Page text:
What does that mean for Beer52? Well, as we grow, and the community on this journey with us expands, it becomes increasingly difficult for smaller breweries with limited capacity to work with us. For Beer52 and Ferment, it remains important that we can continue to support and work with micro breweries that are diversifying the industry and driving innovation forward. Therefore, a main objective for James and Carlos is to keep small breweries central to Beer52’s future, with James building partnerships that will actually benefit smaller breweries, and Carlos on the brewing side, helping scale up volumes and get the authentic beer into members’ boxes.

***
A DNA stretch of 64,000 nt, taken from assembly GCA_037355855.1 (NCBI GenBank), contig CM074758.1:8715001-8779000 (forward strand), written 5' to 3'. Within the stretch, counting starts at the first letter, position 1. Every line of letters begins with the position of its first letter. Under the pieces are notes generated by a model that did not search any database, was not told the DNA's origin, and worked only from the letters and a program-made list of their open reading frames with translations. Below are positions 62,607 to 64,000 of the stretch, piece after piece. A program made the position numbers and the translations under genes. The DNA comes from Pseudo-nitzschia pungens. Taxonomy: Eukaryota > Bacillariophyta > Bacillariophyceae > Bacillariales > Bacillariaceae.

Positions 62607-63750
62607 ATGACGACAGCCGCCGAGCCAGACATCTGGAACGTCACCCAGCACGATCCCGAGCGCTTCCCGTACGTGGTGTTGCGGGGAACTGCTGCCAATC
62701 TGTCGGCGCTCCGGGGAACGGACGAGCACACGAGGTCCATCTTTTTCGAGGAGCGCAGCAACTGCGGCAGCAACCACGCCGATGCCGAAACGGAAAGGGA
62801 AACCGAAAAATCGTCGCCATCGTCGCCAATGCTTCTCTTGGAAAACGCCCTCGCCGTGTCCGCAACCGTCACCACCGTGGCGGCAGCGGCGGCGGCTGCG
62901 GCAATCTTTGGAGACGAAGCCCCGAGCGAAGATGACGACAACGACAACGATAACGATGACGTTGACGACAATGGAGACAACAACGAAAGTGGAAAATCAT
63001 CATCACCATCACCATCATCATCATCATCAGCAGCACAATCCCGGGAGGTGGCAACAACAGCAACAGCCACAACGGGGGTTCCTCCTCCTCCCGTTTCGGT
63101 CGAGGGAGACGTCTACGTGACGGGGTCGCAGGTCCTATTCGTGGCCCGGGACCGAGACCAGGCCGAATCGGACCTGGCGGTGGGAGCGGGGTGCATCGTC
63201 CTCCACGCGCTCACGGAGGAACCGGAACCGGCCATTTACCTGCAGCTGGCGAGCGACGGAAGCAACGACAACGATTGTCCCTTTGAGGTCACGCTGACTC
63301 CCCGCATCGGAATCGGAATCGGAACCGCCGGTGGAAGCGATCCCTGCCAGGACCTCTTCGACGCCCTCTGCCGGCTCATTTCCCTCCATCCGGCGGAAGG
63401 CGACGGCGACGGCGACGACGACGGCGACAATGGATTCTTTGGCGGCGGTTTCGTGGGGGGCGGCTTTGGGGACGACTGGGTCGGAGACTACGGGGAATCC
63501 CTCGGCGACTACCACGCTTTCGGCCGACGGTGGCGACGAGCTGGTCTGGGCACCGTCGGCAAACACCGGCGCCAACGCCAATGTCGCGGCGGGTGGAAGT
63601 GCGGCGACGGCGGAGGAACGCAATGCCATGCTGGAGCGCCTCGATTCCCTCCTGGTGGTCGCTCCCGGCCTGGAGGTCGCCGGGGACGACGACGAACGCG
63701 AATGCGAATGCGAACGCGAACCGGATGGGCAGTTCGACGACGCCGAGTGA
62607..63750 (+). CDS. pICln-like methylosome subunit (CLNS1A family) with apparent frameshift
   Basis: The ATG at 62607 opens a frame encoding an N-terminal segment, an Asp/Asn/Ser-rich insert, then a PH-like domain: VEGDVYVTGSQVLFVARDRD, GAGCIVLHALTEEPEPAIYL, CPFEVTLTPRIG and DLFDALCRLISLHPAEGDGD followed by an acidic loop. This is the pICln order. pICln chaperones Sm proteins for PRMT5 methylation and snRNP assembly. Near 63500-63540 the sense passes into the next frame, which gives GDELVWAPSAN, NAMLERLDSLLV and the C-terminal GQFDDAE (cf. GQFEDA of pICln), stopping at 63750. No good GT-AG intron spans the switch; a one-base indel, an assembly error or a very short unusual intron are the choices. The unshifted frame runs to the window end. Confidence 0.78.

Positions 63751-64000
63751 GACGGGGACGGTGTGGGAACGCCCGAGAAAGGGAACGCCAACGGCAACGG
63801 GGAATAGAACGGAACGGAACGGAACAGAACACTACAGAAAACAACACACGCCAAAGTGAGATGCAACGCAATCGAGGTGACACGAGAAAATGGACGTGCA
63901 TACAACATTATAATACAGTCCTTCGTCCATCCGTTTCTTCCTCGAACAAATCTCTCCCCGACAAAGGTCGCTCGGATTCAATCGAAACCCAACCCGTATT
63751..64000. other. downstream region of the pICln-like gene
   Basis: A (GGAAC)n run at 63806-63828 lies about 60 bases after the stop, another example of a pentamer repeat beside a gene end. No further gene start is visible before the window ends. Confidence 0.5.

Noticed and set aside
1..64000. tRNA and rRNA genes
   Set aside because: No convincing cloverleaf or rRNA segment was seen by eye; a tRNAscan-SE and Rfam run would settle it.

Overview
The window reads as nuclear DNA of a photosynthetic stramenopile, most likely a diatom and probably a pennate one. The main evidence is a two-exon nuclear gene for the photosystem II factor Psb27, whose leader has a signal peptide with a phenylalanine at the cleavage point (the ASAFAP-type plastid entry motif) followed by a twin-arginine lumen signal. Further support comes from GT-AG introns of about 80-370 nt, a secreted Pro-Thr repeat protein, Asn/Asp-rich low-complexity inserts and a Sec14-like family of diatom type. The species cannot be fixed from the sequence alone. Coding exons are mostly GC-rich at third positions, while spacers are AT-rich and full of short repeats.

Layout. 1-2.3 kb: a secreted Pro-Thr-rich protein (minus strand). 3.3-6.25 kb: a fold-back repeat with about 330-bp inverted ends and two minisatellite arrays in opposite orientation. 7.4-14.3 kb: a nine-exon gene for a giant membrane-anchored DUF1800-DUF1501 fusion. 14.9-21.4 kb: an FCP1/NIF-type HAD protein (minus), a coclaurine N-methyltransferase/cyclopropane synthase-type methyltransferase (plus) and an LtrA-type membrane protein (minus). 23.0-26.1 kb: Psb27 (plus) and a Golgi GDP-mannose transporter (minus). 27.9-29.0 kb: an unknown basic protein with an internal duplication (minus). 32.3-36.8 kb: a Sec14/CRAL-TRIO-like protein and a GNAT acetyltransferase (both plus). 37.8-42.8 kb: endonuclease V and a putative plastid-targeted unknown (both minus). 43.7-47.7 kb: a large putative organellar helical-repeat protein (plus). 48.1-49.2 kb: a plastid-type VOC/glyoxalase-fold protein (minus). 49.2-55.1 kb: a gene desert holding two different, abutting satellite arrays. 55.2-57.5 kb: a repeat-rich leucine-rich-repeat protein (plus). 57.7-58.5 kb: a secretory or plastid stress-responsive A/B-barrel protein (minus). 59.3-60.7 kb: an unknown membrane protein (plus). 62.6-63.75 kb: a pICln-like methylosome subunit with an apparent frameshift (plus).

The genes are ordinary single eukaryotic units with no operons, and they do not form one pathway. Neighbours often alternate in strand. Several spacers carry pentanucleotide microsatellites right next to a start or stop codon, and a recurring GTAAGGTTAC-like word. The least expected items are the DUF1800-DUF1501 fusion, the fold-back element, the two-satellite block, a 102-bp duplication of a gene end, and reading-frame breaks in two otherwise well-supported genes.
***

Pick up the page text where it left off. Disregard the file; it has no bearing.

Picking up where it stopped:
“To curate a themed box, there's a lot of options and a lot of different core criteria that need to be fulfilled by all 16 beers that feature,” says James. “They have to offer their own thing, while also meeting the fundamental brief set out by the theme, if that makes sense. But beyond that, it’s kind of over to the brewers; we'd like to work with you because of what you're already doing. We don't take a backseat, we're involved all the way through, but ultimately, it's showcasing the brewery, not showcasing Beer52.”